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Publication numberUS3935348 A
Publication typeGrant
Application numberUS 05/442,560
Publication dateJan 27, 1976
Filing dateFeb 14, 1974
Priority dateFeb 20, 1973
Also published asCA1025293A, CA1025293A1, DE2408193A1, DE2408193B2
Publication number05442560, 442560, US 3935348 A, US 3935348A, US-A-3935348, US3935348 A, US3935348A
InventorsChristopher John Smith
Original AssigneeDow Corning Limited
Export CitationBiBTeX, EndNote, RefMan
External Links: USPTO, USPTO Assignment, Espacenet
Method of bonding silicone rubber to a primed surface
US 3935348 A
Abstract
Method for bonding a room temperature vulcanisable silicone rubber to a porous substrate of masonry or wood. The method involves applying to the porous substrate a primer composition comprising a cyclised rubber resin, an organic solvent and a film-forming polyester resin in a proportion of from 0 to 40% by weight based on the weight of cyclised rubber resin. The primed surface is dried and a room temperature vulcanisable silicone rubber composition of specified type then applied.
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Claims(5)
That which is claimed is:
1. A method of producing a porous masonry or wood substrate having bonded thereto a silicone rubber which comprises (1) applying to the surface of a porous substrate which is of masonry or wood a coating of a primer composition comprising (a) a cyclised rubber resin, (b) from 0 to 40%, based on the weight of (a), of a film forming polyester resin which is compatible with (a), and (c) a volatile organic solvent, the solvent (c) comprising from 45 to 85% of the total weight of the primer composition, (2) drying the applied coating and (3) applying to the primed surface a room temperature vulcanisable silicone rubber composition selected from the group consisting of (I) compositions based on an organosiloxane polymer having in the molecule (A) silicon bonded oxime radicals, (B) a mixture of an organosiloxane polymer having silanol groups and a silane having at least 3 silicon-bonded oxime groups per molecule, or (C) a mixture of (A) and (B), (II) compositions based on (D) an organosiloxane polymer having terminal silicon-bonded acyloxy groups, (E) a mixture of a silanol-terminated organosiloxane polymer and a silane having at least 3 silicon-bonded acyloxy groups per molecule, or (F) a mixture of (D) and (E), and (III) compositions based on (G) an organosiloxane polymer having terminal silicon-bonded amido or amino groups, (H) a mixture of a silanol-terminated organosiloxane polymer and a silylamine or silylamide or (K) a mixture of (G) and (H).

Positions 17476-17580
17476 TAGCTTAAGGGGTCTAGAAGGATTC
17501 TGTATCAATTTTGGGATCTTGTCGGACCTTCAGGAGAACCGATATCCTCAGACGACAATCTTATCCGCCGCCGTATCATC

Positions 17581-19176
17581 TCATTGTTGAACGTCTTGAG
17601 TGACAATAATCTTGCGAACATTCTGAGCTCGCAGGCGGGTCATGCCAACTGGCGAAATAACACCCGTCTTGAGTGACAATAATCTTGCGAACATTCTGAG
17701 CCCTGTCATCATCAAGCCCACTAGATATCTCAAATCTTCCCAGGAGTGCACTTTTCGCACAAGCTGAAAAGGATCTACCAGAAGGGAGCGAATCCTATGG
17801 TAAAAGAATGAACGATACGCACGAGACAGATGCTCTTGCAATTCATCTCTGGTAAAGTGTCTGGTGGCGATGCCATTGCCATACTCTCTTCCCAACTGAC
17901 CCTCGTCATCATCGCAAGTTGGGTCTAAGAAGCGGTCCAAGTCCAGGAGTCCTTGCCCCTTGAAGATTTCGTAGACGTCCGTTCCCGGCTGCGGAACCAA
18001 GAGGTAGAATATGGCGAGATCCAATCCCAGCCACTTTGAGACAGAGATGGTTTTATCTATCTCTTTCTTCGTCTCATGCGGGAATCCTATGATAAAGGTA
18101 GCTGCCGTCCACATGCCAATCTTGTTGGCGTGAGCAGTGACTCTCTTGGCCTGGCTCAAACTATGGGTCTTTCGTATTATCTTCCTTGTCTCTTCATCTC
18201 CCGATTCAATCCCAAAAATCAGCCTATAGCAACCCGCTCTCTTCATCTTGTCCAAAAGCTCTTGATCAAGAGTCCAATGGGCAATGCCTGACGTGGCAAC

2. A method as claimed in claim 1 wherein the substrate surface is of building cement or concrete.
3. A method as claimed in claim 1 wherein the polyester is an air drying alkyd resin.
4. A method as claimed in claim 1 wherein the primer composition comprises by weight from 25 to 40% by weight of the cyclised rubber resin (a) and from 3 to 15% by weight of a film-forming alkyd resin (b), the remainder being one or more volatile organic solvents and optionally one or more driers for (b).
5. A method as claimed in claim 4 wherein the organic solvent component comprises xylene and petroleum ether.
Description

This invention relates to a method for improving the adhesion of silicone rubbers to porous substrates.

Room temperature vulcanising silicone rubbers represent a well-known and widely employed class of commercial products. Among the applications for which they are employed are those involving their use as adhesives, sealants and coating materials. Although they perform satisfactorily in most such applications they sometimes suffer from a lack of adequate adhesion to the substrate to which they are applied. In an attempt to improve the bonding of the rubber to the substrate various compositions based on silanes have been proposed as primers for the substrate. Known primers, however, lead to successful bonding with only a limited number of substrate types. In particular the adhesion of certain silicone building sealant compositions to porous masonry, especially green (freshly hardened) concrete, has left something to be desired.

We have now found that the bonding of certain room temperature vulcanisable silicone rubbers to porous substrates of masonry or wood may be improved by employing as a priming coat for the substrate a composition based on a cyclised rubber.

According to this invention there is provided a method of producing a porous masonry or wood substrate having bonded thereto a silicone rubber which comprises (1) applying to the surface of a porous substrate which is of masonry or wood a coating of a primer composition comprising (a) a cyclised rubber resin (b) from 0 to 40% by weight, based on the weight of (a), of a film forming polyester resin which is compatible with (a), and (c) a volatile organic solvent, the solvent (c) comprising from 45 to 80% of the total weight of the primer composition, (2) drying the applied coating and (3) applying to the primed surface a room temperature vulcanisable silicone rubber composition as hereinafter defined.